The economist says another top class golf course in the east Sutherland area could be the catalyst for more employment by encouraging visiting golfers to stay longer in hotels, play more local golf courses and spend money in businesses. The county boasts several quality golf courses like Tain, Brora and Golspie but Royal Dornoch is seen as the main draw, meaning golfers often travel there from their hotel in Inverness and leave again on the same day.
Prof Bell, a keen golfer himself, says the idea is that a Dornoch Firth “golfing destination” could be created.
New guidance ‘could be significant’
Scottish ministers said the golf course plan would have supported economic growth and rural development but agreed with government-appointed planning officials that it would have “significant” effects on rare plant life, insects, wintering and breeding birds and the dune system.
The government said this “likely detriment to natural heritage” is not outweighed by the socio-economic benefits of the proposal.
As well as the application site being subject to the SSSI designation, notified for its marine habitats and plant system, it is also designated a Special Protection Area and Ramsar Site which protect a range of non-breeding waterfowl and osprey and coastal features.
The government reporters also said the proposed development would not be of national significance in terms of the level of economic benefit arising. The local and regional benefits, they said, would not justify the adverse effects on the quality of these environmental designations.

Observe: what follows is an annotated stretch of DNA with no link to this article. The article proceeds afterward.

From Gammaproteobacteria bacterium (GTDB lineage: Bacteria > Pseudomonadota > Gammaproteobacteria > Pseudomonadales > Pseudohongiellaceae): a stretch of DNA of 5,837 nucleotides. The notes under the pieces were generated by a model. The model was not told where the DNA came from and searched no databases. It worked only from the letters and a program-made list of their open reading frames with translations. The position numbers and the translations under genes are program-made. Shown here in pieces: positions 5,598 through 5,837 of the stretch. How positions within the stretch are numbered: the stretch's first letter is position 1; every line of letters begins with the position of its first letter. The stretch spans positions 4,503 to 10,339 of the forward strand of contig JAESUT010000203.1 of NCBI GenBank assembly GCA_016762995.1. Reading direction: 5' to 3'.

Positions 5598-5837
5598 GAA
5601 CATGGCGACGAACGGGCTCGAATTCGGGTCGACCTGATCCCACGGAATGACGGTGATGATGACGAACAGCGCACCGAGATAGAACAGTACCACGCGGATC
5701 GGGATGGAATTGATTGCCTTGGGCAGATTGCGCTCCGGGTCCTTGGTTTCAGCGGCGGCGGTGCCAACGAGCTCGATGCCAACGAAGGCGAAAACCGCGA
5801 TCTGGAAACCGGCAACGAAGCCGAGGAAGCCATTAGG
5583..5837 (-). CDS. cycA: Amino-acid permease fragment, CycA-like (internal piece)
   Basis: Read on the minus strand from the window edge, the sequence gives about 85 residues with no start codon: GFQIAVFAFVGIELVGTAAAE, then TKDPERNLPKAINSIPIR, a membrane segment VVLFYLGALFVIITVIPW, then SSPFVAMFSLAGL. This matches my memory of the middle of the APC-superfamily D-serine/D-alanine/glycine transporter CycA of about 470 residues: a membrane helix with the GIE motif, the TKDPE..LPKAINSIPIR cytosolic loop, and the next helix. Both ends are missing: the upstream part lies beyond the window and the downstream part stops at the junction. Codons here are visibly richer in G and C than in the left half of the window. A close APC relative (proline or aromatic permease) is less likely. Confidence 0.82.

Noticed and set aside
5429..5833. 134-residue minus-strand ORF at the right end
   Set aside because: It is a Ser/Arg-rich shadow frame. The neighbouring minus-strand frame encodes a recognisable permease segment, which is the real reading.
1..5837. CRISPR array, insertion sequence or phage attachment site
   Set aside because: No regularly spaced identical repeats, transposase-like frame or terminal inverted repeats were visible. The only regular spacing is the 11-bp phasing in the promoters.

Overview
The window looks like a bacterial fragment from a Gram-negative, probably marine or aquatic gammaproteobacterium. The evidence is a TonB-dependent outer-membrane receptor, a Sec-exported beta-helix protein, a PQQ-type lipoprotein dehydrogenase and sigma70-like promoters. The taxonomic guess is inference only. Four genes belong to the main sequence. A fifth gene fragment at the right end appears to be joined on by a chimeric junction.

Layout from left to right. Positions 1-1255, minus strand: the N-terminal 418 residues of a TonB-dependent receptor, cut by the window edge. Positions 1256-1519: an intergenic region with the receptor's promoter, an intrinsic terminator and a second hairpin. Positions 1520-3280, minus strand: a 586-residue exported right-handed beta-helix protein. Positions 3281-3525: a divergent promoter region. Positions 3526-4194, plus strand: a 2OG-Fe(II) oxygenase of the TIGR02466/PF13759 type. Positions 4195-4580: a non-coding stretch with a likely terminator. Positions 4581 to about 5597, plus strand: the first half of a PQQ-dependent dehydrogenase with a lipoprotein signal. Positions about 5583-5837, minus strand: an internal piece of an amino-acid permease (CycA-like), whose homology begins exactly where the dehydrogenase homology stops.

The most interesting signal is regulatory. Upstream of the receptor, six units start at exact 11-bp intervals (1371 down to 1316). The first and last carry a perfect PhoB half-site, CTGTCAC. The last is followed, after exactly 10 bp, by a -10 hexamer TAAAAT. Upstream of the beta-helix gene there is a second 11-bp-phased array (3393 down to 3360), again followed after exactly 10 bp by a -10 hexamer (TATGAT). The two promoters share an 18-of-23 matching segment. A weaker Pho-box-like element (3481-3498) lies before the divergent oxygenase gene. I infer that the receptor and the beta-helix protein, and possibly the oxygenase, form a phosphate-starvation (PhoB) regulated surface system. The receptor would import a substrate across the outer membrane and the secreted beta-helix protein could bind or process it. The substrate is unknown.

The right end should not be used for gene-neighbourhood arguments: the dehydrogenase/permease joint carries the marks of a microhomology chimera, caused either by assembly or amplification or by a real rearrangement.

But Prof Bell alludes to the principles of the Scottish Government’s fourth national planning framework position statement, which sets out a new plan for what Scotland should look like in 2050 and was published in November. A draft is expected to be presented in the Scottish Parliament in the autumn.
Drawing on evidence received through engagement with various people and organisations, part of this position statement entitled ‘better, greener places,’ reads: “Our strategy should set out a new agenda for rural development, with flexible policies which reflect the diversity of Scotland.
“Active intervention is needed to tackle depopulation and the particular challenges for our most remote areas, along with careful consideration being given to further development in pressured and more accessible areas.”
The government's position statement states the tourism sector has been “significantly impacted” by the pandemic, particularly in rural areas such as Argyll and Bute and the Highlands. It also says their future strategy and supporting policies will include a renewed focus on enabling sustainable development that helps strengthen the tourism sector.
Prof Bell, who has previously been adviser to the Finance Committee of Scottish Parliament and House of Lords Economic Affairs Committee looking at financing devolution, said: “One of the main reasons Coul Links was thrown out was it was not a development of national economic significance.
“There is no planning application in Sutherland that could pass the test of being of national economic significance. At the last census there were only 12,650 people in Sutherland, approximately half the population that it had at the time of the Clearances. This means that there are around 6.2 people per square mile currently. That compares with 725 people per square mile in the UK as a whole.
“Sutherland is never going to get a new Amazon warehouse or other major economic development. The change in planning guidelines (through the Planning Scotland Act 2019) allows the use of depopulation as an argument to support planning applications. Sutherland faces major depopulation issues and this change could give it a way to retain more young people in the area. I think this guidance could be significant in assisting the (C4C) proposal.”